At a glance
It’s common for kids to fall apart when they come home from school.
Home may feel like a safe place to let it all out.
Kids can learn coping skills to deal with school stress.
It’s not uncommon: A child goes to school in a good mood, seems perfectly fine all day, and then comes home and falls apart. Yelling, whining, crying — it’s like a totally different child.
Why do kids who had an OK day at school unravel when they get home? Often, the reason is simple. Kids are wiped out, and home can be a safe place to lose it. Learn more about why kids fall apart after school.
What can cause afterschool outbursts
Being in school all day — whether in-person or virtual — is tiring for many kids. For some, it’s completely exhausting.
Kids spend the whole day trying to sit still, focus, answer questions, and do classwork. Plus there are rules and routines to keep in mind. And they have to try to get along with the other kids.
Kids don’t always have the self-control and coping skills to manage this stress. Some pick up these skills just by watching other people model them. But many kids — especially those who learn and think differently — need to be taught.
They may be more sensitive than others to school demands. Or they may be struggling with math, reading, or writing. By the end of the day, they don’t have any energy left to keep a lid on their feelings. And they may not even know they’re overwhelmed.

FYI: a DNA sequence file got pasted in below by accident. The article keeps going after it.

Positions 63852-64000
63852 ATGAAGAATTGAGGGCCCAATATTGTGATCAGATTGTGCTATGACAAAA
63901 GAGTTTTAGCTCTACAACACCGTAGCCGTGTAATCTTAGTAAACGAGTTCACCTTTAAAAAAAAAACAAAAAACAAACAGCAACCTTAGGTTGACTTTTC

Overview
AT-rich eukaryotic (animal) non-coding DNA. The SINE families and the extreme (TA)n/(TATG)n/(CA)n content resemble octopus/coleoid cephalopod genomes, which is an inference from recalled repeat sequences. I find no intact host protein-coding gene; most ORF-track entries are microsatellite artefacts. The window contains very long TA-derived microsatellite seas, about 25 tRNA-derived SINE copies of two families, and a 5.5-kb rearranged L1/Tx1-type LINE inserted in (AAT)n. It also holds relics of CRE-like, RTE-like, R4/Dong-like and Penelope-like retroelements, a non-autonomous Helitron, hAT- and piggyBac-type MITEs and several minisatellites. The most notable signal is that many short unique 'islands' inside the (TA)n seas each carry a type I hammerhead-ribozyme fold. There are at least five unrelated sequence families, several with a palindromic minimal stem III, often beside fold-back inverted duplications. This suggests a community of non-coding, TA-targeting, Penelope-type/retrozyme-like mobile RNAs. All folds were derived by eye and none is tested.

This situation isn’t all bad. It’s good when kids feel safe to express themselves at home. They trust that the people there will love them and help them learn to calm down no matter how they act.
How parents, caregivers, and teachers can help
To avoid blowing up after school, kids need to be able to express their feelings when they’re feeling them, not just at home. They need strategies to calm themselves when they get upset. Parents and teachers can work together to help kids build these skills.
But before teachers can help, they need to know what’s happening at home. That means parents and caregivers need to connect and explain what they’re seeing.
Parents and caregivers: Take notes on what you’re seeing at home to share with the teacher. Learn how to pick up on patterns in your child’s behavior.
For teachers: Take a closer look to see if the student is struggling in any areas, even if you’re not seeing signs of stress. Be aware of any bullying or teasing that’s going on.
If outbursts happen often or get worse, parents can talk with their child’s doctor. Health care providers can help figure out what’s behind the behavior and offer steps to take.
Managing afterschool outbursts
It’s not easy to see kids get upset or angry. Here are ways to help kids cope with overwhelming feelings at the end of the day.
Give an afterschool snack. Some kids get “hangry,” or cranky when they’re hungry. It can help to have a snack and a drink ready for afterschool, or to eat on the way home.
Sit in silence. Leave the questions about school for later. Most kids need some time to chill out before talking about their day.
Rethink the homework routine. Going straight from school into homework is hard. Playing or just doing nothing first lets them regroup.
Sometimes, outbursts can pick up steam and become more intense. Get tips for managing meltdowns and tantrums.
Kids may not yet know how to express their feelings when they feel them.
Simple self-soothing techniques can help kids calm themselves down.
Parents and teachers can teach kids self-control and coping skills.
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About the author
About the author
Amanda Morin is the director of thought leadership at Understood and author of “The Everything Parent’s Guide to Special Education.” She worked as a classroom teacher and early intervention specialist for more than a decade.
Bob Cunningham, EdM serves as executive director of learning development at Understood.